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were proud to show us several plans and sketches, at 20,000, about 5000 of whom are well as drawings of fortifications and of different There are 3000 persons under the care of the public buildings in Cairo, the execution of which British consulate, principally from Malta and the was very respectable. We had no letter of in- Ionian islands. At certain hours of the day, a troduction, but were treated with great politeness, greater number of Europeans than of natives is to and were shown through the whole of the premises. be seen in the streets. The column called "PomThe masters appeared to be all Turks.

pey's Pillar," is placed upon an eminence, and is I was kindly entertained during my stay in Cairo seen to greatest advantage when emerging from at the house of the Rev. W. Krusie, of the Church the city in the direction in which it is situated.Mission. There were at that time eight Protes. It is one of the largest masses ever elevated by tant ministers in Cairo, perhaps an unprecedented man, as the shaft is 90 feet long, and is composed occurrence; a clergyman of the Church of Eng- of one entire piece of granite. The capital is 10 land on his travels; Messrs. Leider, Krusie, and feet high, of the Corinthian order, and is the work Muller, stationed in Egypt; Mr. Gobat, on his of a much ruder period. The site is favorable to way from Abyssinia to England ; Mr. Iesenberg, the supposition that it stood in the centre of some on his way from England to Abyssinia ; Mr. Bar- vast edifice. It was perhaps to commemorate the tholomew, and myself

. I had the privilege of placing of the capital, or the re-erection of the partaking with my brethren of the holy Sacra- column, that the inscription was cut, which has ment, and on the Sabbath preached to a small excited so many disputes among the learned, and congregation in English. The missionaries are given honor to men who little deserve it. The principally employed in the superintendence of obelisks called “Cleopatra's Needles,” are close schools, but were in treaty for a place in which to the sea-shore, one erect, and the other fallen, to attempt a public service in Arabic.

and nearly covered with earth. They are similar to those I saw in Upper Egypt, but the hieroglyphics are much less distinct, from their expo

sure to the sea breeze. There are several other ALEXANDRIA.

places to which the name of Cleopatra is attached,

with about equal authority. Another pile of ruins This city was founded by Alexander the Great, is said to be the site of the celebrated library under the direction of the same architect who re- destroyed by Omar's command. The catacombs built the temple of Diana at Ephesus. It was the are at some distance, and cannot be explored very capital of Egypt during the reign of the Ptolemies, far without difficulty: my other engagements did and contained a population of 300,000 freemen, not allow me to visit them. In the convents are with the same number of slaves. It was second shown several relics, such as a picture painted by only to Rome, among all the cities of her empire. St. Luke, and the pulpit in which St. Mark It was intersected by two magnificent streets, preached. There are considerable spaces within 2000 feet broad, one of which extended from the the outer wall not occupied by any building, but sea to the lake, and presented to the admiring mound after mound presents itself, the residue of passenger the sight of ships riding at anchor near what once was looked upon with wonder; and in both of its extremities. It holds a prominent place the excavations that have recently been made, to in history, especially under the carly emperors of procure stone for building, many pillars, capitals, Rome. The ship belonged to this port in which and walls of extraordinary strength, have been Paul was wrecked at Melita. When taken by laid open to the day. The city is still supplied Amrou, the general of the caliph Omar, it had with water by the ancient aqueducts, built with 4000 palaces, 4000 baths, and 400 places of amuse- arches under the streets.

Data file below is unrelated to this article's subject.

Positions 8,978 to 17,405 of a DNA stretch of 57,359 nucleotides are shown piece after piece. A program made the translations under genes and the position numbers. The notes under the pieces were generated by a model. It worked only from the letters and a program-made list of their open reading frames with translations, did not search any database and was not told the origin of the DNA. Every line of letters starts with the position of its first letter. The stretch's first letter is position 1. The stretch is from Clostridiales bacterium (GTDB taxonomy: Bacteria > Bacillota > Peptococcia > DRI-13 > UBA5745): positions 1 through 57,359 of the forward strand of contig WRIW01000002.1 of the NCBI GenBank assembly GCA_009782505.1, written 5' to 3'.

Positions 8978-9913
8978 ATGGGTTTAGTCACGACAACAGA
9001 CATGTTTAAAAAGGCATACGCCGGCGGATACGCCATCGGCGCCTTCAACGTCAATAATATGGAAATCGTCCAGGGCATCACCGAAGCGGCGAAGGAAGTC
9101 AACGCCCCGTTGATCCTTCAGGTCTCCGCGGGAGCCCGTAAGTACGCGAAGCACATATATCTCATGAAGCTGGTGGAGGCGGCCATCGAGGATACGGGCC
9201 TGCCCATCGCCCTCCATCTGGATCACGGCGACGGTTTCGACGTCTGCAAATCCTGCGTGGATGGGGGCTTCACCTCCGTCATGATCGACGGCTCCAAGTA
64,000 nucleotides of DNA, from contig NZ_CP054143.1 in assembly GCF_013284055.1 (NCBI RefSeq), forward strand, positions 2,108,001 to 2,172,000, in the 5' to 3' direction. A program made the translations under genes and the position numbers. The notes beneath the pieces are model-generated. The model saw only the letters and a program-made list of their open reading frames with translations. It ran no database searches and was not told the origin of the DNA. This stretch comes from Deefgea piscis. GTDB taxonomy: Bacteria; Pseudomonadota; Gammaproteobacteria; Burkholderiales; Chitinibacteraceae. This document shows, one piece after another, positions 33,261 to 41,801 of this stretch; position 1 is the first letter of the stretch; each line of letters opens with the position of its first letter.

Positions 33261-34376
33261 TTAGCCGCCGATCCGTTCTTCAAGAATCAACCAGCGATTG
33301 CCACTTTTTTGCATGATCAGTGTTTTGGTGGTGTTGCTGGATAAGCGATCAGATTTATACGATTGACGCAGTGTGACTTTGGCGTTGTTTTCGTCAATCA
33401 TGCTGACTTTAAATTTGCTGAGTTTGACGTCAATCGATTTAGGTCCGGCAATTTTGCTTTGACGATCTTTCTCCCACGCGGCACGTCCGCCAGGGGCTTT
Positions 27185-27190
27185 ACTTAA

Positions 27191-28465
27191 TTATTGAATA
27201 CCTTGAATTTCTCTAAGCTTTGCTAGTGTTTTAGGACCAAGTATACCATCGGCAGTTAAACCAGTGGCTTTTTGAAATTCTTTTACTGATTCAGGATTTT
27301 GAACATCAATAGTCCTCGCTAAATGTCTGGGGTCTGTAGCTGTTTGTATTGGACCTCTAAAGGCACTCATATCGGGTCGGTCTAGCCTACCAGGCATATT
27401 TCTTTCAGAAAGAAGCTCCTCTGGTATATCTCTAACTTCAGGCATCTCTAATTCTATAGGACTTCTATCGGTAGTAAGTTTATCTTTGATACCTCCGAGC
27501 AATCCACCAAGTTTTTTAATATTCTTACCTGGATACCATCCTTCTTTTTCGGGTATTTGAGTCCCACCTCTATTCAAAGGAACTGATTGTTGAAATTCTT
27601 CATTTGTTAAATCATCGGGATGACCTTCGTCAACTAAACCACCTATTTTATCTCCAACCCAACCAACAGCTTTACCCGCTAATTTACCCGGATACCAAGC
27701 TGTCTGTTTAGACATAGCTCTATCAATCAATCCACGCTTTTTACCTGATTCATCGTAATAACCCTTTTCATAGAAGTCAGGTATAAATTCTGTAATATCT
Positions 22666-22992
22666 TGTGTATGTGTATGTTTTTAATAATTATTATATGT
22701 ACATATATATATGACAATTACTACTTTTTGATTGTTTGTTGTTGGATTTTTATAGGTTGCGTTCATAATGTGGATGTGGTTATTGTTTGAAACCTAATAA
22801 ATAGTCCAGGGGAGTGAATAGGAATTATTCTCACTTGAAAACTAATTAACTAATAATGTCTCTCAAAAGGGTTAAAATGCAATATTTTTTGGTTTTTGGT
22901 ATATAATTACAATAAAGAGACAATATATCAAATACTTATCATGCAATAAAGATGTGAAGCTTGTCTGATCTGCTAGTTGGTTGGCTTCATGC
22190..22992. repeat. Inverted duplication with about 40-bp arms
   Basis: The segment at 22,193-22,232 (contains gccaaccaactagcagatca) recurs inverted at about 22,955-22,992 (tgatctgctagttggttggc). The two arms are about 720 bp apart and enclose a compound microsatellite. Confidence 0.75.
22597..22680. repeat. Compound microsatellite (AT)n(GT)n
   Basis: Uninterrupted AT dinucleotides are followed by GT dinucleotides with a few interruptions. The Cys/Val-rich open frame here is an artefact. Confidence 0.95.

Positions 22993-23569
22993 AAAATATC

The commerce between this city and The European inhabitants are principally of the Rome was considerable. The discovery of the Roman Catholic persuasion. There are also many passage to India by the Cape of Good Hope de- Greeks, and a few families of Copts and Armestroyed the maritime superiority of Alexandria, nians. The convents appear to fourish under the and it can only be restored by a return of the east- liberal sway of the pacha. The Jews are a nuern trade to its old channel of communication. merous body. The Rev. J. Bartholomew, of the